When Writers Face a Constant Climb

Photo by Anna Langova
Photo by Anna Langova

Sandstone boulders and harnesses and ropes, not really what I had envisioned when the new guy picked me up and we headed out for the afternoon—our first date together.

Girlie-girl me had somehow landed in a ragtop Jeep headed for some serious rock-climbing. Or so Mr. New Guy thought—what actually happened was girlie-girl watched some cute guy scale the side of a cliff, up, down, and sideways.

But getting to the top wasn’t his end-all plan. He seemed most challenged {and the proudest} when he slipped and then recovered. The catch and the readjustment seemed just as exciting to him as the time he stood at the top and waved high from the completed climb.

It’s been a few years since I sat in that ragtop and watched that guy climb. Seems I was about as interested in him as I was in climbing those rocks myself.

Why would we pull ourselves up the sheer face of something just so we can?

We do it more than we think, though, us writers. This writing for publication can be slow and hard. I have a {very thick} notebook full of rejections to prove it. Countless queries I thought would please never flew, never left their cage. And I mourned their loss. Made untold threats to quit, to lay down my pen.

Doubt can eclipse a budding hope if we allow.

But finally came my first assignment: a book review. I landed a column as a book reviewer, and my name held a place on a website that traveled the world. No matter there was no pay, I was writing. And I simply had to write.

Funny thing, though: that column landed me my first paid gig as a columnist for an established online magazine. With pay. This I celebrated. I framed a copy of the paycheck and then headed to my local electronics stores and nabbed a digital camera I’d had my eyes on for months.

From there, I secured an interview with a leading Christian author and sold that query to an international publication, and that one article led to contacts with other magazines and freelancing for the next few years. Meanwhile, my notebook of rejections grew thicker. Another brilliant idea shelved. Another dedicated period of grief. Another resolution to pack it up, find something else to do with my time.

Why do we allow fear and hurt to cloud our hope? To stall our dreams?

Looking back I realize that much like my rock-climbing friend from earlier years, my greatest sense of accomplishment came from those very moments I slipped, those critical steps I took to recover. I made my way to a writer’s conference where I could improve my craft, which led to securing an agent, which eventually led to a book contract, and that led me to my debut book. But there’s so much more to come. And to get there, I have to be willing to slide sideways when my quickdraws don’t connect just right, ready to race ahead when the space opens wide, or even to fall with grace when the fall comes {and they always come}.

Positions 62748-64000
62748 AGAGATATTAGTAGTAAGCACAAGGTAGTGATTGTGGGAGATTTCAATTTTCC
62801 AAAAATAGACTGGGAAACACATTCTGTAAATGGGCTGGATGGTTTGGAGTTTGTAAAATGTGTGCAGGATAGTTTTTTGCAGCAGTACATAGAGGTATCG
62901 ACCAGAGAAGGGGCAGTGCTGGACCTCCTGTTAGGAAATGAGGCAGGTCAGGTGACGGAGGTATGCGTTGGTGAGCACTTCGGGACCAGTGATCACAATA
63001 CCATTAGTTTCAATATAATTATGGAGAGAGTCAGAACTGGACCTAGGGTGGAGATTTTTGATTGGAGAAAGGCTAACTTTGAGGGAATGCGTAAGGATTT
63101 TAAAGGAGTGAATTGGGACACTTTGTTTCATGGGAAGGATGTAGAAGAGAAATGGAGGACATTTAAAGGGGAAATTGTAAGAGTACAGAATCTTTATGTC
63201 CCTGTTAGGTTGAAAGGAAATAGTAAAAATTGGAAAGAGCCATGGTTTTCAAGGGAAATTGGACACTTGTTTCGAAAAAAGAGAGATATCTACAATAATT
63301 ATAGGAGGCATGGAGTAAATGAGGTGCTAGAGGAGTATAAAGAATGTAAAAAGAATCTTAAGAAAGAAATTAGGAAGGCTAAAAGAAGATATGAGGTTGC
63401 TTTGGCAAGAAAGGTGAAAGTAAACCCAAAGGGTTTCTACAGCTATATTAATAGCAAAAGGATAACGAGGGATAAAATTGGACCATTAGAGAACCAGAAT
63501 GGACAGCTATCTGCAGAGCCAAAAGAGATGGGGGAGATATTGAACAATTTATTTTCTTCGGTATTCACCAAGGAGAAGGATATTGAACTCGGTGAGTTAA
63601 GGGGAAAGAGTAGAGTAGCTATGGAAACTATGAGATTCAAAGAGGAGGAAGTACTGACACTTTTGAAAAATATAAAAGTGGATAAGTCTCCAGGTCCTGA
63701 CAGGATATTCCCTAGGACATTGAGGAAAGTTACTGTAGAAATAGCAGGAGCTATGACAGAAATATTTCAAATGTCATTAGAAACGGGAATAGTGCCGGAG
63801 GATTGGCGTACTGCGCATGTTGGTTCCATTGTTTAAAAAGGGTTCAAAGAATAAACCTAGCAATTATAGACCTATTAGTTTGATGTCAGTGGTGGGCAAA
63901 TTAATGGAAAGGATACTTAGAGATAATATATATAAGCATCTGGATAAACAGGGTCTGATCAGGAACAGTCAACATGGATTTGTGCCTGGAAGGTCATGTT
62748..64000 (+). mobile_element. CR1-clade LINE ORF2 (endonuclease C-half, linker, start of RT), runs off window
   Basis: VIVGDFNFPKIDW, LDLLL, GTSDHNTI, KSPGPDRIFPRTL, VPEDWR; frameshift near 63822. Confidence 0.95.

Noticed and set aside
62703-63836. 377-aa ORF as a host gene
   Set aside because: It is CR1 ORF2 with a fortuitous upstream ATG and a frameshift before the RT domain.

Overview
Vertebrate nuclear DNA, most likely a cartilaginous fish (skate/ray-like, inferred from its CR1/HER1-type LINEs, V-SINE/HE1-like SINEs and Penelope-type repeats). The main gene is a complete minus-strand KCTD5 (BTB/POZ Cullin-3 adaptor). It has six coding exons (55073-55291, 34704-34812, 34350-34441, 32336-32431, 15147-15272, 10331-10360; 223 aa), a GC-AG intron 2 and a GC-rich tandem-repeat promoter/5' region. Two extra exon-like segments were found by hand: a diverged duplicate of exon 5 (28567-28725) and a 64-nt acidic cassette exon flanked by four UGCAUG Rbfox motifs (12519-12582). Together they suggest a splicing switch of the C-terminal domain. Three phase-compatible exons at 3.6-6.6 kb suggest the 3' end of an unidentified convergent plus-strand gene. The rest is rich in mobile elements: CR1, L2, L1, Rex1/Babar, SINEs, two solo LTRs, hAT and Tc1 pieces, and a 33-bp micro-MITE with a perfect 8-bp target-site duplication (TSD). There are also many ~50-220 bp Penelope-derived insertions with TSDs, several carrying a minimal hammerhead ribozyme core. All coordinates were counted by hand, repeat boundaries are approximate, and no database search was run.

There’s something that happens when we surrender to the process, when we climb for the sheer sake of the climb. I’m learning there is no end. If my sole focus was waving high from the top, I imagine I may be disappointed should I ever stand there. It’s been said before in countless ways, but in the life of a writer I’ve experienced it true, “the journey is the reward.”

Deeper Still: What setbacks have you faced on your writing journey? What readjustments have you made, or do you need to make in order to continue the climb?


10 Replies to “When Writers Face a Constant Climb”

  1. As a new author I find that small goals that are reachable help with the climb. That way when you fall you don’t have far to go. That doesn’t mean it will not be risky. Realizing that as a Christian we don’t climb to the top to be king of the mountain, but rather share our gifts in a lateral plane to exalt Jesus, helps with the difficulty and dissapointment during the climb. I am grateful for those who have found their footing and reached out to help others with encouragement.

  2. Every writer faces setbacks, most come from rejections. My passion is writing fiction, but God has me on a path of writing about grief, having first-hand experience through the death of my son. It’s not what I would choose to write, but it’s the story God wants told. The rejections I receive are like being in sales: the more No’s you get, the closer you are to Yes.

    1. Oh Jane, I’m so very sorry for your loss. But I am thankful for your willingness to follow God’s leading on somehow using the story, as only God can orchestrate. And yes, get those No’s out of the way and get your Yes! Praying for you this moment.

  3. Thank you! I’m about to take the journey into Published Authorhood (via Amazon). I’ve been kinda hemming and hawing on the edge of this little crevice, doing busy work while working up the guts to finish the last couple steps of this particular little mountian. Definitely time to start climbing again!

    By the way, I’m going to reblog this. It’s too good to keep to myself. 🙂

  4. Reblogged this on Rose's Road and commented:
    This! This post describes the ups and downs, the uh-ohs and the victories of a writing career in the concept of rock climbing.
    I’m still feeling like a total noobie at this writing thing, but she gives hope to the beginner.
    Enjoy! 😀

  5. Jo Ann – I had a whole long comment to share – and my computer and wordpress conspired to eat it. GONE! Sheesh…well perhaps I wasn’t supposed to write all of that after all. I need to stop fearing the wall and climb, not just for others, but for me. Great piece here my dear.

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